NASA discovers contamination in engine tubing

Paraffin wax contamination has been identified in part of the core stage of the Space Launch System vehicle

A routine quality assurance inspection has revealed a contamination problem with tubing in part of the core stage of NASA's first Space Launch System vehicle, Space News has reported.

The finding was unveiled by Don McErlean, panel member of the Aerospace Safety Advisory Panel (ASAP) at NASA’s Kennedy Space Center at a meeting on 17 May. McErlean commented that the committee had been briefed on a "late development" at the core stage, which was under construction at the Michoud Assembly Facility in New Orleans.

According to McErlean “a routine quality assurance inspection” of the core stage, had discovered contamination in tubing in the engine section, which hosts the vehicle’s four RS-25 main engines and associated systems.

The paraffin wax contamination, which is used to keep tubes from crimping during manufacture, is normally cleaned out before shipment.

McErlean said: “The prime contractor determined the vendor was not fully cleaning the tubes and it was leaving residue in the tubes. This was retained as a requirement in the prime contractor’s spec, but it was not properly carried out.”

Boeing is the prime contractor for the SLS core stage, but McErlean did not disclose the vendor who provided the contaminated tubing.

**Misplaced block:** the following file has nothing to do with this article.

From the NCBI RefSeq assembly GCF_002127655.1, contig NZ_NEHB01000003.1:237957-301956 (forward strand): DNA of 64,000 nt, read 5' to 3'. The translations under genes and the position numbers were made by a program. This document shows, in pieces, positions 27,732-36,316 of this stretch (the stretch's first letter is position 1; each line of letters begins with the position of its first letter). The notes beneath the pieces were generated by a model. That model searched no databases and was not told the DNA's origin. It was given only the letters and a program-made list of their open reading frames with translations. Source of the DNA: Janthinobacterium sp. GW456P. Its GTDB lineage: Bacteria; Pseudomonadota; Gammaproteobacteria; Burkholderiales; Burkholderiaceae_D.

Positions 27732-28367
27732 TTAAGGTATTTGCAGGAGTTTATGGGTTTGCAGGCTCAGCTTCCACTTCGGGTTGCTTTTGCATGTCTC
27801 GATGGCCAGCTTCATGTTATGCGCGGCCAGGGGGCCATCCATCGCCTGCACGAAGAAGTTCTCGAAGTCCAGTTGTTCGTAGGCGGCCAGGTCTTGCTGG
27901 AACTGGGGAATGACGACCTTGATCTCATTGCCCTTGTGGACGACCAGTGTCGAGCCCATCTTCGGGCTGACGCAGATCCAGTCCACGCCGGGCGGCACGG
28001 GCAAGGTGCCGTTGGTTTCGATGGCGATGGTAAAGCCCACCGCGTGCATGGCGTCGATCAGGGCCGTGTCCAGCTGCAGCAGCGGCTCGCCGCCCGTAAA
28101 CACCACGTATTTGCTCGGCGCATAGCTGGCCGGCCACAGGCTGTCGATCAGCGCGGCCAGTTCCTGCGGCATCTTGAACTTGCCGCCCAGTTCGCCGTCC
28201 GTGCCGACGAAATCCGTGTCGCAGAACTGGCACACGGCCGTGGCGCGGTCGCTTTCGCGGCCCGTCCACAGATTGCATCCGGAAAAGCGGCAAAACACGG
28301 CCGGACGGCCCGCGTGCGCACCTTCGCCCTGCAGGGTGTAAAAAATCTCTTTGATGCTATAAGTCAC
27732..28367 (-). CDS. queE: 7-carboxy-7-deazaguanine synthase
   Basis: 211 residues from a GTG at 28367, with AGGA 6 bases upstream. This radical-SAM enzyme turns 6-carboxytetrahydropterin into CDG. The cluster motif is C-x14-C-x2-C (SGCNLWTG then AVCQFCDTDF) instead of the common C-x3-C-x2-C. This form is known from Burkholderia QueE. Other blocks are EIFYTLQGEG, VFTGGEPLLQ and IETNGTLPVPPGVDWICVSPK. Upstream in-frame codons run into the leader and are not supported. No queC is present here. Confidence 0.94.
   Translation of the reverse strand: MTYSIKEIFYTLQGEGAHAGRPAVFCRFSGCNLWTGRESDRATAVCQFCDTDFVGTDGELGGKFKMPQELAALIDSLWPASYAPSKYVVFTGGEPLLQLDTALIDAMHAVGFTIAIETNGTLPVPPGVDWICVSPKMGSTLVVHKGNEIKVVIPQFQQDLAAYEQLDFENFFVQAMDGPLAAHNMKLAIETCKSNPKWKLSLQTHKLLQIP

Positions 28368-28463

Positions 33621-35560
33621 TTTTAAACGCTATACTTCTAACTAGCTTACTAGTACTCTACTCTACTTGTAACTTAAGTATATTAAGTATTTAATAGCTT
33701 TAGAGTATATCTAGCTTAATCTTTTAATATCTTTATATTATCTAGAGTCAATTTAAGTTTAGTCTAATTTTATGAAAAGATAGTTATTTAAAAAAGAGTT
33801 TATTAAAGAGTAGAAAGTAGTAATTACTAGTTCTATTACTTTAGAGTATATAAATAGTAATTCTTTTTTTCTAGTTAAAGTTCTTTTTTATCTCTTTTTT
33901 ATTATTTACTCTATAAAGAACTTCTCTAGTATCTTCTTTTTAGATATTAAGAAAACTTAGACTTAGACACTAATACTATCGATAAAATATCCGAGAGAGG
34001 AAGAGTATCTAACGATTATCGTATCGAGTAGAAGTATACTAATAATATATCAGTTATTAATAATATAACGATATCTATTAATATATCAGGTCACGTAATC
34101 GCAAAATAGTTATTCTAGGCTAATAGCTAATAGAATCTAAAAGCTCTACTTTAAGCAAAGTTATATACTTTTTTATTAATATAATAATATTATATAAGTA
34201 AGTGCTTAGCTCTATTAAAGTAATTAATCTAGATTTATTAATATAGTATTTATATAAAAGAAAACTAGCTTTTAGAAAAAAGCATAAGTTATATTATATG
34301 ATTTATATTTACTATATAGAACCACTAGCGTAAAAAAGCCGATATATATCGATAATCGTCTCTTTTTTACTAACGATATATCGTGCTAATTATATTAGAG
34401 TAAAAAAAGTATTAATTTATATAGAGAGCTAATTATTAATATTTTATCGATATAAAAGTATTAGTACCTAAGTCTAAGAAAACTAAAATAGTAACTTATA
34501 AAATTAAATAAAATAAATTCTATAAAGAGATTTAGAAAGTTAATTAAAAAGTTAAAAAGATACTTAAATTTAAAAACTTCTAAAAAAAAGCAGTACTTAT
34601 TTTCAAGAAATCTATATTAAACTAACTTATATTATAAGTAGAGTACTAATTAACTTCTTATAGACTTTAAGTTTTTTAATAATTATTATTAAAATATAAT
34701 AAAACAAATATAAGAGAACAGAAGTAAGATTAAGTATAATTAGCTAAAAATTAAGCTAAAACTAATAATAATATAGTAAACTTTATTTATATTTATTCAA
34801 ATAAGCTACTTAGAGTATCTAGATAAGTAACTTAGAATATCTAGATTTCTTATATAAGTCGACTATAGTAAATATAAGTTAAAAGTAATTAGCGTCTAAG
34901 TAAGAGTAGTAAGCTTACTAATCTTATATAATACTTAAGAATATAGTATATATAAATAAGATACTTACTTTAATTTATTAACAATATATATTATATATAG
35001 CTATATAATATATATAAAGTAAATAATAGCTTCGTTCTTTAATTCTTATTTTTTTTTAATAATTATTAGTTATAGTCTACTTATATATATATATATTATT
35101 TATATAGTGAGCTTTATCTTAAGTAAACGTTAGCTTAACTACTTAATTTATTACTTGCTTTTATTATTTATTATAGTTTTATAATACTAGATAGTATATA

The contamination was initially found in a single tube, he said, but later checks found similar residue in other tubes. All the tubing in the core stage is now being inspected and cleaned, a process that is not straightforward he said, because of the “mass of tubing” in the engine section and also because cleaning is a “non-trivial process.”

Janet Anderson, a spokesperson at NASA’s Marshall Space Flight Center, said: “All core stage tubes have been reviewed by engineering for action or use as is. The tubes that have been determined to need further action are all in the process of being re-cleaned and inspected.”

McErlean did not comment if the tubing problem would affect the schedule for the completion of the core stage.

It has been reported that NASA had previously said they expected the core stage to be completed and shipped to the Stennis Space Center in Mississippi at the end of this year for so-called “green run” engine tests by mid-2019, after which it would go to the Kennedy Space Center to be prepared for launch on Exploration Mission (EM) 1.

Anderson commented that NASA is working with Boeing to determine the schedule effect the problem will have on the overall SLS programme.

“NASA is reviewing the impact of this decontamination effort on the Core Stage schedule, including delivery to the Stennis Space Center for green run testing and delivery to the Kennedy Space Center for EM-1 launch preparations,” he concluded.

The original article is available on the Space News website.

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